Friday’s awful events in Christchurch have left staff and students at Dunedin’s English Language Partners reeling.
The South Dunedin language school has close to 100 former refugees, and many Muslims, among its students, and close connections to the Christchurch Muslim community.
It shares its site with the An-Nur Early Childhood Education and Care Centre, owned by Dr Mohammad Alayan, who was critically injured in the mosque attacks.
Dr Alayan’s son Atta Elayyan, a New Zealand representative futsal player, was killed.
English Language Partners director Paul Naidu, programme co-ordinator Felicity Hattrell and fellow staff have been working to offer support and reassurance to students this week.
On Monday, there were very few learners at a basic English class for former refugees and those who were there were frightened.
“We went to express support and solidarity with them – we all stood together, shed tears together, and hugged each other,” Ms Hattrell said.
“The expression from the learners was one of gratitude and of hope, but also an acknowledgement of how hugely significant this is for them.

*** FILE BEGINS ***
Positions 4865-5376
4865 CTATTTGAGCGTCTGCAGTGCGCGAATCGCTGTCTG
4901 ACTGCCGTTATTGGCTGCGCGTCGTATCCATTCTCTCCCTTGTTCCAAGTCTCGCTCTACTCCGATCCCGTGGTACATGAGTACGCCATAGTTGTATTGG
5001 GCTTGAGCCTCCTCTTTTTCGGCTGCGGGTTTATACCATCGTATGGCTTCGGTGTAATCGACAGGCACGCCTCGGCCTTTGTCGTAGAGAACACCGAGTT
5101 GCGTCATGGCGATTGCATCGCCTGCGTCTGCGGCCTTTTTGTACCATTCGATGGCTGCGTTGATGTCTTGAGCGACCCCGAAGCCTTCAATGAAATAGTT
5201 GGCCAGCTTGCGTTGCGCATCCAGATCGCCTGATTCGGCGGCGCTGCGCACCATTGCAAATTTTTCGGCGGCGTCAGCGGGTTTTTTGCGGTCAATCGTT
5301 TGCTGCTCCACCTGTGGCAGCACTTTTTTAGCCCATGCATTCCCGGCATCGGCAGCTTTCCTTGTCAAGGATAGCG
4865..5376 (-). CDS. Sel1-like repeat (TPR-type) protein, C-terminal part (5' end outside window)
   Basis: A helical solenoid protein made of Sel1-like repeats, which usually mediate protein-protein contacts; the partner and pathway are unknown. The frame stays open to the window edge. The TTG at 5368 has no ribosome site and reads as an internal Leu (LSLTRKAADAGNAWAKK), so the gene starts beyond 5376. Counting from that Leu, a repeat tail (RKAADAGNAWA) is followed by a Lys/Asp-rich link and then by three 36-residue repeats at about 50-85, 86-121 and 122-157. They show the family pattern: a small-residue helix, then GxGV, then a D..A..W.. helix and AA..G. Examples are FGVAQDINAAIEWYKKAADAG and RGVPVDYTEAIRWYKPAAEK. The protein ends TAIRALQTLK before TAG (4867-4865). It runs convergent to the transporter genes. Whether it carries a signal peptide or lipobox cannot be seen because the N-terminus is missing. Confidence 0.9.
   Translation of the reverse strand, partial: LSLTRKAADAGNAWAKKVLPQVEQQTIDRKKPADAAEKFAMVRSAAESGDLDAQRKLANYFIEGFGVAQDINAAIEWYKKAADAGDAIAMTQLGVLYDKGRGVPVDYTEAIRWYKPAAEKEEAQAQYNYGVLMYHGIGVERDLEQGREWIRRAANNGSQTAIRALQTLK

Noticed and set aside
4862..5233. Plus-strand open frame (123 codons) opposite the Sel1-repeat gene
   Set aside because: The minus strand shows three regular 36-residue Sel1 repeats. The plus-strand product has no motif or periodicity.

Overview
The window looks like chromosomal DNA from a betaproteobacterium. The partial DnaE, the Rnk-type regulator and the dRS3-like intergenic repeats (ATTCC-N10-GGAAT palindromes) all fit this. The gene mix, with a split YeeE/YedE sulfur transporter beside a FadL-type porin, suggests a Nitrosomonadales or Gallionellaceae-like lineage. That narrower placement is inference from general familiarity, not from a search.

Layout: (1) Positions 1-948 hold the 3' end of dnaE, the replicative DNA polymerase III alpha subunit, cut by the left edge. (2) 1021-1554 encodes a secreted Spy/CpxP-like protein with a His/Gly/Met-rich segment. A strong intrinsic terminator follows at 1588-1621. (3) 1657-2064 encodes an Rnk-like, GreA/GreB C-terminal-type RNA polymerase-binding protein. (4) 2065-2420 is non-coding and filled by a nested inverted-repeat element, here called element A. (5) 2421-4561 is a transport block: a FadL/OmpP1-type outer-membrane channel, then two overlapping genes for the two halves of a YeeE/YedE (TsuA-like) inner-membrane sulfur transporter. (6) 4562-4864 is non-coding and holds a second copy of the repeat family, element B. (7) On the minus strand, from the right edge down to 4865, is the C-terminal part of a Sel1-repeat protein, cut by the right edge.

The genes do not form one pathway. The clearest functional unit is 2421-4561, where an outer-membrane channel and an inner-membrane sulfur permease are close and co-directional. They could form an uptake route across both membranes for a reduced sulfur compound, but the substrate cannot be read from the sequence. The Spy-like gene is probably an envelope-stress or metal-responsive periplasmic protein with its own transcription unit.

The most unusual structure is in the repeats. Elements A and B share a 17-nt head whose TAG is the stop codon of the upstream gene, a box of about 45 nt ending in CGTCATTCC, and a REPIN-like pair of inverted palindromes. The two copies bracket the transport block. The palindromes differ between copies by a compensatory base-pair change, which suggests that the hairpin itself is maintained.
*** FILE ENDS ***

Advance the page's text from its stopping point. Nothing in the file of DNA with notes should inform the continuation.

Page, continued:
“Fear has suddenly engulfed them.”
“However, something that resonated for us was that everyone said this is not New Zealand – it was good to hear them say that.”
It was especially difficult for women, who were fearful to go out in public wearing a hijab, although many were receiving support from the public.
Mr Naidu said many of the former refugees would have witnessed scenes of horror in Syria, but when they came to New Zealand they would have changed their mindsets, feeling they were safe.
“That is why the emotions are all the more profound, because they had a new mindset and that has been shattered,” he said.
English Language Partners was moving to provide practical support, including offering group counselling for classes.
“It is important for people to be able to talk about it, to process it, and then move forward as best they can,” Mr Naidu said.
“I’m proud to be part of an organisation that really cares – we want to do something tangible to help.”
For people in the community who wanted to help, Mr Naidu said small gestures of support were very important as “it shows that we are with them”.
“For me the biggest thing is to express support and solidarity.”